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Steve_meg

Help choosing telescope

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I'm new here and looking for advice.

i have been looking for a telescope but am unsure which one to buy. I would like a goto telescope firstly, and have around £250-280 budget.

I liked the look of the skywatcher 70mm which i saw for 199, and the Meade DS2080 LNT 80mm 244.99. However after a long search I also found the skyhawk 1145p 249.99 and ETX 80 Bbservatory special edition 269.99.

can anyone help with a few things? Firstly is there a big difference between the skyhawk and skywatcher? secondly what exactly is the differance between the to meade telescopes, and which is better?

Thirdly which is the best out of the four?

also if anyone could recommend any better telescopes or cheaper places to buy these i would appreciate it.

thanks

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On that budget, this is the one to get:

Reflectors - Skywatcher Explorer 130P SynScan AZ GOTO

- it's the telescope that many people on SGL got started with - but (as in the other replies in this thread below) - people generally get the "tracking" version rather than the full "goto" - on a tight budget it's best to spend the money on optics rather than the goto computer (as others say too, below).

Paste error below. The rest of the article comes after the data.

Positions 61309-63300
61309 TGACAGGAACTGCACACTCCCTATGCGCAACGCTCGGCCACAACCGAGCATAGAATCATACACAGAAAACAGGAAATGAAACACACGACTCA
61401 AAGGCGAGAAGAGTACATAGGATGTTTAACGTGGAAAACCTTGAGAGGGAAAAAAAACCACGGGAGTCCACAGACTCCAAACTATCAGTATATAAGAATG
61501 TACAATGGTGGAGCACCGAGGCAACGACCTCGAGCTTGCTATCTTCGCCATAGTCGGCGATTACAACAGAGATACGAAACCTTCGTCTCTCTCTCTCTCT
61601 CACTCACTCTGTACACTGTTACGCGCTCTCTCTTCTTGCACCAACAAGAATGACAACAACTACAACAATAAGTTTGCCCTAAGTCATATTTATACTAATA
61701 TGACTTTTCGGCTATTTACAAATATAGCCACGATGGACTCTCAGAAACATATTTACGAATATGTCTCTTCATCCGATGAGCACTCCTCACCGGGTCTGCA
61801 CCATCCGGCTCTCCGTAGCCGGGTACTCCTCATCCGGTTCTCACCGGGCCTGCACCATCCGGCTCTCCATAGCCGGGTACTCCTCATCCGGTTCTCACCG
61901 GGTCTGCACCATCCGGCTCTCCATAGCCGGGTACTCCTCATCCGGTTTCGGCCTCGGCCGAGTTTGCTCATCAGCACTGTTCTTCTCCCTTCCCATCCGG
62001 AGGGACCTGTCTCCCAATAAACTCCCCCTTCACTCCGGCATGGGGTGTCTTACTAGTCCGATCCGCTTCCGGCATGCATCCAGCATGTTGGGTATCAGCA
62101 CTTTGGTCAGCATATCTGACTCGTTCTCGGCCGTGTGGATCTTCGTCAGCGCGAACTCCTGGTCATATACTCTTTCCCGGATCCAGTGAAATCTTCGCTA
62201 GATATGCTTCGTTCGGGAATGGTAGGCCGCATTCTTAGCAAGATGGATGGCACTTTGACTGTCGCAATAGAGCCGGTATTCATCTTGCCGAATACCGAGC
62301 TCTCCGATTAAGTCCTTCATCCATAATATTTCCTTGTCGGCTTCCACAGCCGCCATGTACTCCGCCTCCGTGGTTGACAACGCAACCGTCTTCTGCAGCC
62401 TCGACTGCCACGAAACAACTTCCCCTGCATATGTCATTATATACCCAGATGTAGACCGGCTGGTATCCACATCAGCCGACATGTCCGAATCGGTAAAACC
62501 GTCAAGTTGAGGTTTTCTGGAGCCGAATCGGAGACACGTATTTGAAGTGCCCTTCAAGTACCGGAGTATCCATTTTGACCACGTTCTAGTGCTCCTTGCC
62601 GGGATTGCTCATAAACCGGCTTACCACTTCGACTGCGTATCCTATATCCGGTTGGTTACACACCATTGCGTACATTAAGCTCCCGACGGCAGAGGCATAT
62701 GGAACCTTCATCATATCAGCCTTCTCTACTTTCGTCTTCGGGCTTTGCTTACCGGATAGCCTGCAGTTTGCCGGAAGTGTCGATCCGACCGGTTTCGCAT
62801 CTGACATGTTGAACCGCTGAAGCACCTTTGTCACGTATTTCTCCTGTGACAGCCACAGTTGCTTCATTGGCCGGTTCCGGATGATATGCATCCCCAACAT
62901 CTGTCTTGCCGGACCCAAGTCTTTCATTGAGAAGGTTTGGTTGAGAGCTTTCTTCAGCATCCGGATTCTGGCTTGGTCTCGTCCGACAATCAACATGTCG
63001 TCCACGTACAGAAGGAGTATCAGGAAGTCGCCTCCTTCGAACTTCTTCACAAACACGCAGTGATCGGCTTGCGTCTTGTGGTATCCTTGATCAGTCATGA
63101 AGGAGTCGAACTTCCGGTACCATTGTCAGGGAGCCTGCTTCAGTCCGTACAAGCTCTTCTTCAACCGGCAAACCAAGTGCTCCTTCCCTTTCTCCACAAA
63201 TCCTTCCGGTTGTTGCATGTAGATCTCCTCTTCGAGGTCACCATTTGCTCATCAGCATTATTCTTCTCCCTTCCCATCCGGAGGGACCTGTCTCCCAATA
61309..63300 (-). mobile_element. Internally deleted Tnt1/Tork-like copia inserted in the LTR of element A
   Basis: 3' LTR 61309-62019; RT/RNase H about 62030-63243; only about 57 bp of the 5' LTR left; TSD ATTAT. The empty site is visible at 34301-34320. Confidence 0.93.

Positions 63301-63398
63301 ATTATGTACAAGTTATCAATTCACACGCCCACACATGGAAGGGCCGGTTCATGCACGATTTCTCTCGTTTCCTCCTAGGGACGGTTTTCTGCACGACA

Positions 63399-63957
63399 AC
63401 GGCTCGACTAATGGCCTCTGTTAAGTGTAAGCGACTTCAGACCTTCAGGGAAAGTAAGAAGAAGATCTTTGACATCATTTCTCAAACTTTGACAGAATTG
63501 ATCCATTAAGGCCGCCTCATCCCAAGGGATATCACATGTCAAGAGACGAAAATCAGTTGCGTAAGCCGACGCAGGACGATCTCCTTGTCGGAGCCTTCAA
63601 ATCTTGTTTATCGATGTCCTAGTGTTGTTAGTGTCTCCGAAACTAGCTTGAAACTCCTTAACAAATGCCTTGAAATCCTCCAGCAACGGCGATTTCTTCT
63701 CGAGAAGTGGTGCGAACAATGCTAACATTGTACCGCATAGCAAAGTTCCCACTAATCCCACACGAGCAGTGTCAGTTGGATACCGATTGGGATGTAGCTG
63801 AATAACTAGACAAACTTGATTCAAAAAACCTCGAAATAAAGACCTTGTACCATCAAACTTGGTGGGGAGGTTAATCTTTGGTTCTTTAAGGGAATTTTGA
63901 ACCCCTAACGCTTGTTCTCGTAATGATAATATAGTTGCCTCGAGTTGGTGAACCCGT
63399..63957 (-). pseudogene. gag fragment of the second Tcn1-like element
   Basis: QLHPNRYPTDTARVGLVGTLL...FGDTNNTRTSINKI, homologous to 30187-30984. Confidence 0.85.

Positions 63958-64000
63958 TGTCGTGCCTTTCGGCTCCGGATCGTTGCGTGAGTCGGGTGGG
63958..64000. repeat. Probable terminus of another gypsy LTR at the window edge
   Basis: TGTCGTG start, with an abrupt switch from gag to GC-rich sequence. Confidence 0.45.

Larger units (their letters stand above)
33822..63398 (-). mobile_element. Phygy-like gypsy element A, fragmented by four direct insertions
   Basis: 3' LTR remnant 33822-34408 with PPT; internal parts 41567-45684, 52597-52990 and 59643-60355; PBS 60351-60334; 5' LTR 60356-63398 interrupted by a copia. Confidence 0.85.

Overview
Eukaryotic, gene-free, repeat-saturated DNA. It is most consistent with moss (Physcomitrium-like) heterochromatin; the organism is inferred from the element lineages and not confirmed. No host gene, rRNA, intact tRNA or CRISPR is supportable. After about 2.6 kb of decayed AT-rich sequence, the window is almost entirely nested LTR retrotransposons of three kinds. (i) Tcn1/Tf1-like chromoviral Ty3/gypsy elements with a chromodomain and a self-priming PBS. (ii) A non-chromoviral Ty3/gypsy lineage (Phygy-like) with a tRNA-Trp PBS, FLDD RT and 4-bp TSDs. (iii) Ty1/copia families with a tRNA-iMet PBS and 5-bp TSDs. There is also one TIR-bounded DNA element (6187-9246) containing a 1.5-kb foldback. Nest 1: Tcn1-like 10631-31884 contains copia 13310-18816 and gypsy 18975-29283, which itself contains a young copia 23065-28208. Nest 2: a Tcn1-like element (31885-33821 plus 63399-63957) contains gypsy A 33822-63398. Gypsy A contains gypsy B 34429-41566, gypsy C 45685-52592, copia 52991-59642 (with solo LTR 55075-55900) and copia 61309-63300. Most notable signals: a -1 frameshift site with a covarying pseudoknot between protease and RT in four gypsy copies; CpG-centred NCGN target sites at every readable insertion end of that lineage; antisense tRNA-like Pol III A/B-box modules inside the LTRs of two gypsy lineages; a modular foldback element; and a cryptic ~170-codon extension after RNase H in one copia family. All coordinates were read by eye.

PS Avoid anything from Meade that begins "DS" in its model number.

Edited by great_bear

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I'm new here and looking for advice.

i have been looking for a telescope but am unsure which one to buy. I would like a goto telescope firstly, and have around £250-280 budget.

I liked the look of the skywatcher 70mm which i saw for 199, and the Meade DS2080 LNT 80mm 244.99. However after a long search I also found the skyhawk 1145p 249.99 and ETX 80 Bbservatory special edition 269.99.

can anyone help with a few things? Firstly is there a big difference between the skyhawk and skywatcher? secondly what exactly is the differance between the to meade telescopes, and which is better?

Thirdly which is the best out of the four?

also if anyone could recommend any better telescopes or cheaper places to buy these i would appreciate it.

thanks

you're probably better off not getting a goto, the fun is in the chase, it doesnt take long to get to know a few constelations, www.stellarium is awesome too and is a massive help for us noobs, you should be able to get an 8" dob for the money. just IMO.

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In astronomical telescopes aperture matters and 70/80mm are very small instrumets with poor light grasp. Double the aperture and quadruple the light grasp.

The biggest scopes that come within, or nearly within, your budget are these;

Dobsonians - Skywatcher Skyliner 150P Dobsonian

Dobsonians - Skywatcher Skyliner 200P Dobsonian

A Dobsonian is a Newtonian reflector on a simple but very, very effective mount. They are gadget free (so don't break down or drive you to exasperation when they won't do what they are meant to do!) All your money goes into the optics, which is what it is all about. Not only that, the setup time is as long as it takes you to put the telescope on a flat surface. Seconds. You do not have to align them to the pole star and they move in an intuitive way. The mounts are excellent for not vibrating as well.

On a tight budget, buy optics not electronics.